I was down in Melb for the Vic election and the feedback on the booths was that the voters were rewarding the Andrew’s Govt for getting things done. Are the voters thinking the same up here and give the Coalition the benefit of the doubt that a lot of infrastructure is getting built or because everything is half finished (or just starting in the case of the stadiums) punish them. The light rail in the CBD is a complete “omni-shambles” to use another Tuckerism (I slipped on it yesterday in the rain to add injury to insult).

    No idea on my behalf.


  8. There are lots of imponderables but the liberal majority govt is the least likely outcome…..if they are in a minority who will play with the libs…..sff. or independents? Would not be sure of either….assume for arguments sake the balance lies with the existing 7 then only 2 would be possible minimal supporters IE confidence and supply….I suspect there will be more sff and or independent MP but they will come from seats the liberals and Nats lose so doesn’t really change the sums.labor will gain at least 7 seats no matter what……

  9. I’m leaning towards a Gladys minority. This week has made it tough for Labor to make the big gains it needs in Sydney, but there are a few blind spots around the state. I’m hearing a lot of scuttlebutt around a collapse in the Nats vote on the mid north coast, but not sure what to make of it? A couple of gains here could change the equation a little. Ditto on the south coast, where the Libs have created a cluster-whoops at the branch level.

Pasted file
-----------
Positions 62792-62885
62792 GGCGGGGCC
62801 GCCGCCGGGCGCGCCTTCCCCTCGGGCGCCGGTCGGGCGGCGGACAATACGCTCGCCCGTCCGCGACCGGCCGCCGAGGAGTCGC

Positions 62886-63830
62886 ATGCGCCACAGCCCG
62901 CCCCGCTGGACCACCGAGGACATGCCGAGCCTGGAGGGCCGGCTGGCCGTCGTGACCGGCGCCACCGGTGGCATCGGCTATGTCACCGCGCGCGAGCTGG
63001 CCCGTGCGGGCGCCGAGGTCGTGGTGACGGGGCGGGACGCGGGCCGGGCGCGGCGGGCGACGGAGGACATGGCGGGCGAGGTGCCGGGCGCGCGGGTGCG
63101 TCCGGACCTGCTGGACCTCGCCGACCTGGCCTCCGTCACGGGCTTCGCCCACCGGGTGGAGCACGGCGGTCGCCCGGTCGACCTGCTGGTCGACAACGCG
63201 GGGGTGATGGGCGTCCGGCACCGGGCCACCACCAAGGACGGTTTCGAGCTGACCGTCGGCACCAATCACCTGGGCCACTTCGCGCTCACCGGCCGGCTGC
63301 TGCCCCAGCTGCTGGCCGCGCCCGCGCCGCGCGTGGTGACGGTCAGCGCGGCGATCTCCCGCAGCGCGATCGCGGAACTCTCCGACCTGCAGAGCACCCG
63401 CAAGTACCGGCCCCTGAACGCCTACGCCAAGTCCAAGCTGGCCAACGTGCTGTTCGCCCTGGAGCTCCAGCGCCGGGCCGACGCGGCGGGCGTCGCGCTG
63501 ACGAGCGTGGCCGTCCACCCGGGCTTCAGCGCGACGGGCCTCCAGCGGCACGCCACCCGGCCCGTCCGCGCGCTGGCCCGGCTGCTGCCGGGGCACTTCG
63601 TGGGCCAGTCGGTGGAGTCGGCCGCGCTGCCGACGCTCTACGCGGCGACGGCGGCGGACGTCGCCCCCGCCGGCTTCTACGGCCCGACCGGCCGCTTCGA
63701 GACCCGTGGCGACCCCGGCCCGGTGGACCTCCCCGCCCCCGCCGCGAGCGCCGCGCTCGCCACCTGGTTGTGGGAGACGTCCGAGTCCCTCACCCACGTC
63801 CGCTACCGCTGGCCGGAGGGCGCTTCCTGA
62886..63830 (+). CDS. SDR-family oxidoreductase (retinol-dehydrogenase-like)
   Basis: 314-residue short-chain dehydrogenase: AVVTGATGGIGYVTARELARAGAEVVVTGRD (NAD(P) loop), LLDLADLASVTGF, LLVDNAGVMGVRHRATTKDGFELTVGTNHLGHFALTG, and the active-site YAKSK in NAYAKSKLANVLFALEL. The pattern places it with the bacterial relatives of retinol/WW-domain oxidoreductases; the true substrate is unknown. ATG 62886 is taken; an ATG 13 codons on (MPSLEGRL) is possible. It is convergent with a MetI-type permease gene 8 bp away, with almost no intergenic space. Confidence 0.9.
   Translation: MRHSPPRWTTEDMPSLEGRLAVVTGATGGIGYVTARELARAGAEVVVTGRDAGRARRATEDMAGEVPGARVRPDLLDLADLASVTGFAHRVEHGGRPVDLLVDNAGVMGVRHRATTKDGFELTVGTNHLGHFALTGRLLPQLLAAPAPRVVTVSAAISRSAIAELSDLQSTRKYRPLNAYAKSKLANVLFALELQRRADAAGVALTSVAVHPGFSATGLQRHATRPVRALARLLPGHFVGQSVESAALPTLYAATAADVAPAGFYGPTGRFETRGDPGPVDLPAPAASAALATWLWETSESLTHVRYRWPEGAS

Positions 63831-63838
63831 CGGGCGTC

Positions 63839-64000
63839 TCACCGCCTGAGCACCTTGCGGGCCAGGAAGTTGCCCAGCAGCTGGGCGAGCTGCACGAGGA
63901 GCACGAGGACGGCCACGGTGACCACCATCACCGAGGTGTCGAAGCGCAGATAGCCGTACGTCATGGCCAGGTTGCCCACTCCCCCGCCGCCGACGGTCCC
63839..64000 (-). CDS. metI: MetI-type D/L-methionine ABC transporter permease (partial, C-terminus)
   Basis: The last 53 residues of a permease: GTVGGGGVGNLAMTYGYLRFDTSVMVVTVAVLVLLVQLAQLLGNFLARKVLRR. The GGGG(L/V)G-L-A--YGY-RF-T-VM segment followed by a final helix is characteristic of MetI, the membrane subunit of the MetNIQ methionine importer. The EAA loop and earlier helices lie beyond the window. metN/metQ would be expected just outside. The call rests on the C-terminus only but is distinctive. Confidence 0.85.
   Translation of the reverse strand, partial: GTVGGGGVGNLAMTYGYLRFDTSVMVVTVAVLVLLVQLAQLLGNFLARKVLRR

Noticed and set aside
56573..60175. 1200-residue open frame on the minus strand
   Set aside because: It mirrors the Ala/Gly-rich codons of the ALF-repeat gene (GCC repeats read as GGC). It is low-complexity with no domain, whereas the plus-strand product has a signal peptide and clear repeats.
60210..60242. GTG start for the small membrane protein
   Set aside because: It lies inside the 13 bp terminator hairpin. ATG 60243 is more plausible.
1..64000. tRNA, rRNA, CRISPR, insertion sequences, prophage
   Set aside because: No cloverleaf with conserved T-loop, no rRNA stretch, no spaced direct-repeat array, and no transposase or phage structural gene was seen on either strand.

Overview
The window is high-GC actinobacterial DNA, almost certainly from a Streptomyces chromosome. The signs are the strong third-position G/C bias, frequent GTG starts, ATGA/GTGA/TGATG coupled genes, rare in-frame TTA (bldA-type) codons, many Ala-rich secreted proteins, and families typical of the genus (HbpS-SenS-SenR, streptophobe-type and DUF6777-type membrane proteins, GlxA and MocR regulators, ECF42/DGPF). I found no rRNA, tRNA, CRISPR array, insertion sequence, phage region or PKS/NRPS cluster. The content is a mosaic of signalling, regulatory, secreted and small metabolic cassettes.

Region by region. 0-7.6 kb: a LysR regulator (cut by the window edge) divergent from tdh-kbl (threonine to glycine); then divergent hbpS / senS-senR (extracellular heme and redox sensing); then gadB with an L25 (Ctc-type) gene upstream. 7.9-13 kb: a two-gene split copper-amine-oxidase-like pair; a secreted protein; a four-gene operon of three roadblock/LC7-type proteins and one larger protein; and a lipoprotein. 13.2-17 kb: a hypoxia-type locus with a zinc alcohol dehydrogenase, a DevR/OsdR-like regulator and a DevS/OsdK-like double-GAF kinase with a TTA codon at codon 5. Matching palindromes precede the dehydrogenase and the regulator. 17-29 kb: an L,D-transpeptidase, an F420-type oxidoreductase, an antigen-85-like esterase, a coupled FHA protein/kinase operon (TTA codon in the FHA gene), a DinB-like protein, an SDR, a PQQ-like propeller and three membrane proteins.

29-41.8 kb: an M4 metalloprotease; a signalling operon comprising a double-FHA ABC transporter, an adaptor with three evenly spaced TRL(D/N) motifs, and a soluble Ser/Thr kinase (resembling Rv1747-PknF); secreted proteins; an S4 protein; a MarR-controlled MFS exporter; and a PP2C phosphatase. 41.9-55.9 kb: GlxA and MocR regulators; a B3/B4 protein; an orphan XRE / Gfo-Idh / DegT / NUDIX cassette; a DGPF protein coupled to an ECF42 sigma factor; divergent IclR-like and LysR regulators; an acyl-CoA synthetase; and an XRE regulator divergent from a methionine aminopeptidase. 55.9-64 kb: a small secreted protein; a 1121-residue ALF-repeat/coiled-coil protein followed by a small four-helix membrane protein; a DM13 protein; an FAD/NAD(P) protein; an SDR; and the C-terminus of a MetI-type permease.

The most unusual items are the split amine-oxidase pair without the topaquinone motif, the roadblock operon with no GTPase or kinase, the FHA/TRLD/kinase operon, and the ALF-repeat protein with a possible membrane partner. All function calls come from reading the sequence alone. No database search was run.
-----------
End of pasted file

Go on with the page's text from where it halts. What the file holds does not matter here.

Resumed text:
Voter apathy and conflation of federal issues is a big unknown, as is the declining penetration of mainstream media as a medium for pollies.

    Finally, the huge turnout for pre-poll voting is another interesting dimension to this contest. A fair chunk of votes would have been cast before Daley shat the bed this week & they’ll be hoping more pre-poll action in the key seats.

    It will be a doozy

  10. Speaking as a Laborite, as long as the NSW Greens are basically controlled by ex comms and trots, Labor should not be dependent on them.